To help students succeed in school, sometimes the key is to help their parents succeed in the workplace. An innovative program at The Historic Samuel Coleridge Taylor Elementary School (HSCT) has begun offering workforce development and supportive services to adults who may become eligible for jobs at the University of Maryland, Baltimore (UMB) and other employers.
The Anchor Institution Workforce Initiative launched Nov. 13 during an event at HSCT to celebrate the award of a $150,000 grant from the Harry and Jeanette Weinberg Foundation, brings together partners that include UMB’s Office of Community Engagement and Promise Heights, a collaborative effort in the neighborhoods of Upton/Druid Heights led by the University of Maryland School of Social Work (SSW).
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Together they will work with the grant recipient, the Center for Urban Families (CFUF), a nonprofit organization based in West Baltimore. Backing also comes from the Baltimore Integration Partnership, the Omega Psi Phi Fraternity, Inc., and Baltimore City Public Schools, and the private and public partners of Promise Heights, which operates five Community Schools including HSCT through support of the Family League of Baltimore.
HSCT families make up the target population of the new program, which encompasses help with resumes, referrals to job openings, and skills training provided by CFUF so that the resulting job application process is likely to be more fruitful. By early December, of 10 families who worked with the center, a mother of two students was on track to graduate from CFUF’s pre-employment training known as STRIVE.
The program employs a CFUF workforce specialist, Jeanne Cooper, MSW, LCSW, who operates at the school and collaborates with the Promise Heights Community Schools coordinator, Henriette Taylor, MSW, LGSW, to reach adults in the community, who are typically parents, guardians, relatives or others referred by the families.
Cooper also works in a similar manner with those staffing the early childhood program, known as a Judy Center, at HSCT. The West Baltimore neighborhoods of Upton/Druid Heights where HSCT students live are among the poorest in Baltimore.
The concept hinges on a major commitment from the University, growing out of an emphasis on community engagement by UMB President Jay A. Perman, MD, to link residents of West Baltimore to job openings on campus. Individuals referred through the program who meet the minimum qualifications for an open position and who apply online through UMB’s Human Resources Services will be guaranteed an interview, says Ashley Valis, MSW, executive director, strategic initiatives and community engagement at UMB.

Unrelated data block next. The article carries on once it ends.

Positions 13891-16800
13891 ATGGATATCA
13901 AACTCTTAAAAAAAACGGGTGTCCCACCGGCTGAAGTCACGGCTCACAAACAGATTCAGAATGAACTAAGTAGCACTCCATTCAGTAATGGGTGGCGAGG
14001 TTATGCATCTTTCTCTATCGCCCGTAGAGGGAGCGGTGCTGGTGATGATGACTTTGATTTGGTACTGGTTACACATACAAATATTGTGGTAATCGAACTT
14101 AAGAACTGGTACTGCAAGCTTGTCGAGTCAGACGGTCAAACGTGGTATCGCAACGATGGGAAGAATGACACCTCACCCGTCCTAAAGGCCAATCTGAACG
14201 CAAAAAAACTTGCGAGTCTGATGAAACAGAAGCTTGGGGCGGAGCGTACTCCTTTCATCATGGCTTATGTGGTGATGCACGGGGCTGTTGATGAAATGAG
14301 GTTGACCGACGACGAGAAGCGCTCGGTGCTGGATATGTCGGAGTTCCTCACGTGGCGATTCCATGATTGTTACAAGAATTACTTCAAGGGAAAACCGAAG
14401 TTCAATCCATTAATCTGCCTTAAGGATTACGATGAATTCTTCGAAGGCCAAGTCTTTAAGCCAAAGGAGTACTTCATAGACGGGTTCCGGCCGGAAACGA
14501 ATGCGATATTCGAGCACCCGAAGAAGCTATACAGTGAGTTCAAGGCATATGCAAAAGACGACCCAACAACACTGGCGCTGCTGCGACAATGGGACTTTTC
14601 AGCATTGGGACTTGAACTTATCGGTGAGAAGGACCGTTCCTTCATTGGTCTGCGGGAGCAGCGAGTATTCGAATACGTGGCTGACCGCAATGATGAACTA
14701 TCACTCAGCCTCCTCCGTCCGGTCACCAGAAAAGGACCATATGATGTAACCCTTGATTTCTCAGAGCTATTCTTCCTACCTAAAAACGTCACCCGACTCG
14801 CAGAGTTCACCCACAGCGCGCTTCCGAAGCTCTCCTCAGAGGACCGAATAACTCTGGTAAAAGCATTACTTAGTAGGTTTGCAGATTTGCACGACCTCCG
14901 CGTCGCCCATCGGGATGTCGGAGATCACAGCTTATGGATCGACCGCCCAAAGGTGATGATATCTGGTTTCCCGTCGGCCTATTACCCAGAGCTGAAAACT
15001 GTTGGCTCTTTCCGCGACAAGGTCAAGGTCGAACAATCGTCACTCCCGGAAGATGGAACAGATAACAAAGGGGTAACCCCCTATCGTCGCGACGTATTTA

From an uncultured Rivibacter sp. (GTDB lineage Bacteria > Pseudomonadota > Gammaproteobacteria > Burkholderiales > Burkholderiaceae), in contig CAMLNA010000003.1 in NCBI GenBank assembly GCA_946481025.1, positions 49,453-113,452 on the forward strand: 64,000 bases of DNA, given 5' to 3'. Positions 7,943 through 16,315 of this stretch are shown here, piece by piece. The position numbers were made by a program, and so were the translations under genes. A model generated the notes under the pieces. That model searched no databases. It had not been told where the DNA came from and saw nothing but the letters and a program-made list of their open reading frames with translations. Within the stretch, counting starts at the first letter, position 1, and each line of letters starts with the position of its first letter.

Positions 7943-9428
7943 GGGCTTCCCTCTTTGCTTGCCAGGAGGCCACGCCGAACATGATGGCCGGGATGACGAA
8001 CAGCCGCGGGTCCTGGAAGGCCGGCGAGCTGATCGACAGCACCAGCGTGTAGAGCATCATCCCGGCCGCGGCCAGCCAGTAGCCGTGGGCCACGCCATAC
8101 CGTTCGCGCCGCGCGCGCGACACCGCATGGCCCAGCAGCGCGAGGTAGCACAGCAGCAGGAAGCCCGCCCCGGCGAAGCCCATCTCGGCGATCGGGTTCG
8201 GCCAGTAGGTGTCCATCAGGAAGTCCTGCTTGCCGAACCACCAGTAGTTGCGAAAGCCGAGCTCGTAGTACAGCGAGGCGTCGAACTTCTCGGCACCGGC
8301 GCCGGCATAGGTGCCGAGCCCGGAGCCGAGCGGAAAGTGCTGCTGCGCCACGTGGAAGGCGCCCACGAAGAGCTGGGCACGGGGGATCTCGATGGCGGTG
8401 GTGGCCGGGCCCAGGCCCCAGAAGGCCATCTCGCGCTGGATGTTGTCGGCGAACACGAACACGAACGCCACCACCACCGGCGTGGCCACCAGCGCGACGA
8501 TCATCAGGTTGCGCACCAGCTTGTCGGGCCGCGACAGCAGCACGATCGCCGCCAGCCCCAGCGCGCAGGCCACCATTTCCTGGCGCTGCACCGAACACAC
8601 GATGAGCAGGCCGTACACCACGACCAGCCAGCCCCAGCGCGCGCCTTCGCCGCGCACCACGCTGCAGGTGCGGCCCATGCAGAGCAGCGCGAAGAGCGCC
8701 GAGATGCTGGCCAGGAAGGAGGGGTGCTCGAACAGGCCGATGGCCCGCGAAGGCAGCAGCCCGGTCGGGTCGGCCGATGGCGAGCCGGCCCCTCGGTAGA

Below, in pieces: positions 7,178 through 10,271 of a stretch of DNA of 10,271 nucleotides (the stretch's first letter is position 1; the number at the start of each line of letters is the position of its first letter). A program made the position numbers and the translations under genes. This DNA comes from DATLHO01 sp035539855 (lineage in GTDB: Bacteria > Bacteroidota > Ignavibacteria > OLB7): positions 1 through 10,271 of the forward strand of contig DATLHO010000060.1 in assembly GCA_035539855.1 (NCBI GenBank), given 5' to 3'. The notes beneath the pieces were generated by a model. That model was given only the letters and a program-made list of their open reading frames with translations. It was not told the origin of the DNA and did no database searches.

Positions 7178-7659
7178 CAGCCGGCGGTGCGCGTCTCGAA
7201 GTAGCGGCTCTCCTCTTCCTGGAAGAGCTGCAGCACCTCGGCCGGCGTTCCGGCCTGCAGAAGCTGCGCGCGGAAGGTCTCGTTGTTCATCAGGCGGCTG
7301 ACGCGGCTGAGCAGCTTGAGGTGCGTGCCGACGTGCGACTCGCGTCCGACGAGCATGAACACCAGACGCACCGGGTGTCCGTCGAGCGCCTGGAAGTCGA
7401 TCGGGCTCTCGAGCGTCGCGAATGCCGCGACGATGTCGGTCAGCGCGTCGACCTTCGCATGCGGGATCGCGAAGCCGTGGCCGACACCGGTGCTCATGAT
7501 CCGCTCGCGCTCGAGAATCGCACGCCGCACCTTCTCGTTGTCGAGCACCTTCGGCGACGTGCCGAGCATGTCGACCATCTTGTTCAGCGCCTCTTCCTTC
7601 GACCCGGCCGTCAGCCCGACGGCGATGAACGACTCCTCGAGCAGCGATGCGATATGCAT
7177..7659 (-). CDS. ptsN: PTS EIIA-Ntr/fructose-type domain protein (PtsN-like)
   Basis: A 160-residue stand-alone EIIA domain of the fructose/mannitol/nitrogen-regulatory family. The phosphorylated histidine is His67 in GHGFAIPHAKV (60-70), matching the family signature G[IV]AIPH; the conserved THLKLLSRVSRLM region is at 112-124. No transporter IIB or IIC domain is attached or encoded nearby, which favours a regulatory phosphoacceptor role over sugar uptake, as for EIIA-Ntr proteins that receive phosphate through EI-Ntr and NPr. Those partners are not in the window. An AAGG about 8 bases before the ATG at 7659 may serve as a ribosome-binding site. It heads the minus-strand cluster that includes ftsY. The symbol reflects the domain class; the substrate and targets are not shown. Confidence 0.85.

Perman has vowed to take steps intended to strengthen UMB’s neighboring communities. “The areas of need on which we’re focusing are health and wellness, education and workforce, and community and neighborhood revitalization,” he said last spring in his annual address on the State of the University, going on to note that “localized engagement isn’t something were doing in isolation.” He referred to the Baltimore Integration Partnership (BIP), a group of 11 Baltimore anchor institutions – universities and hospitals –sharing resources and expertise. This way, he said, “we can knit together neighborhoods of strength, so that it takes less work to do more good for more people. And of course we’re engaging our community partners to make sure the ‘good’ we’re doing is actually the ‘good’ they want.”
At the event launching the workforce center, BIP was represented by Kurt Sommer, director, who said its mission focuses on “advancing the ideas of local hiring and purchasing in Baltimore. We believe that there are resources that can be more intentionally leveraged to create jobs and opportunities for residents.
“We all know that the needs of the city are deep,” Sommer continued, “and they are beyond the reach of any one organization or government. We have to align and maximize the limited resources we have through partnerships.”
The program at HSCT is built on a partnership of UMB, the public school, its community, other workforce organizations, particularly the CFUF, which provides leadership and coordination; and funders. Marci Hunn, the Weinberg Foundation’s program director for workforce development, has stated the goal is for at least 50 people to find new or better employment.
“Our hope is that this effort, if successful, would be replicated in other school communities that we’ve supported,” Hunn told the Baltimore Sun for an article published Nov. 16. The Weinberg Foundation has previously supported renovation of the HSCT library, unveiled in 2013, through the foundation and partners in the Baltimore Library Project.
James C. Durrah II, communications and digital strategy manager for CFUF, told the Sun that by having a staff member based out of the school, CFUF will be able to extend its services into the community in a new way. CFUF, Promise Heights, and OCE will also partner with the Job Opportunities Task Force, Maryland New Directions and the Mayor’s Office of Employment Development.
Nii Sowah, director of Family Stability and Economic Success programs at CFUF, was host at the event, which included a reception. HSCT was represented by Principal Bettye Adams and Vice Principal Twanda Pickett and the OPP Fraternity, by Milton D. Harrison and many members.
The OCE was represented by Lisa Rawlings, MBA, director of the OCE’s Strategic Workforce Initiatives. Promise Heights was represented by SSW Dean Richard P. Barth, PhD, MSW; and by Clemencia M. Vargas, DDS, PhD, associate professor, Division of Pediatric Dentistry, University of Maryland School of Dentistry, among others.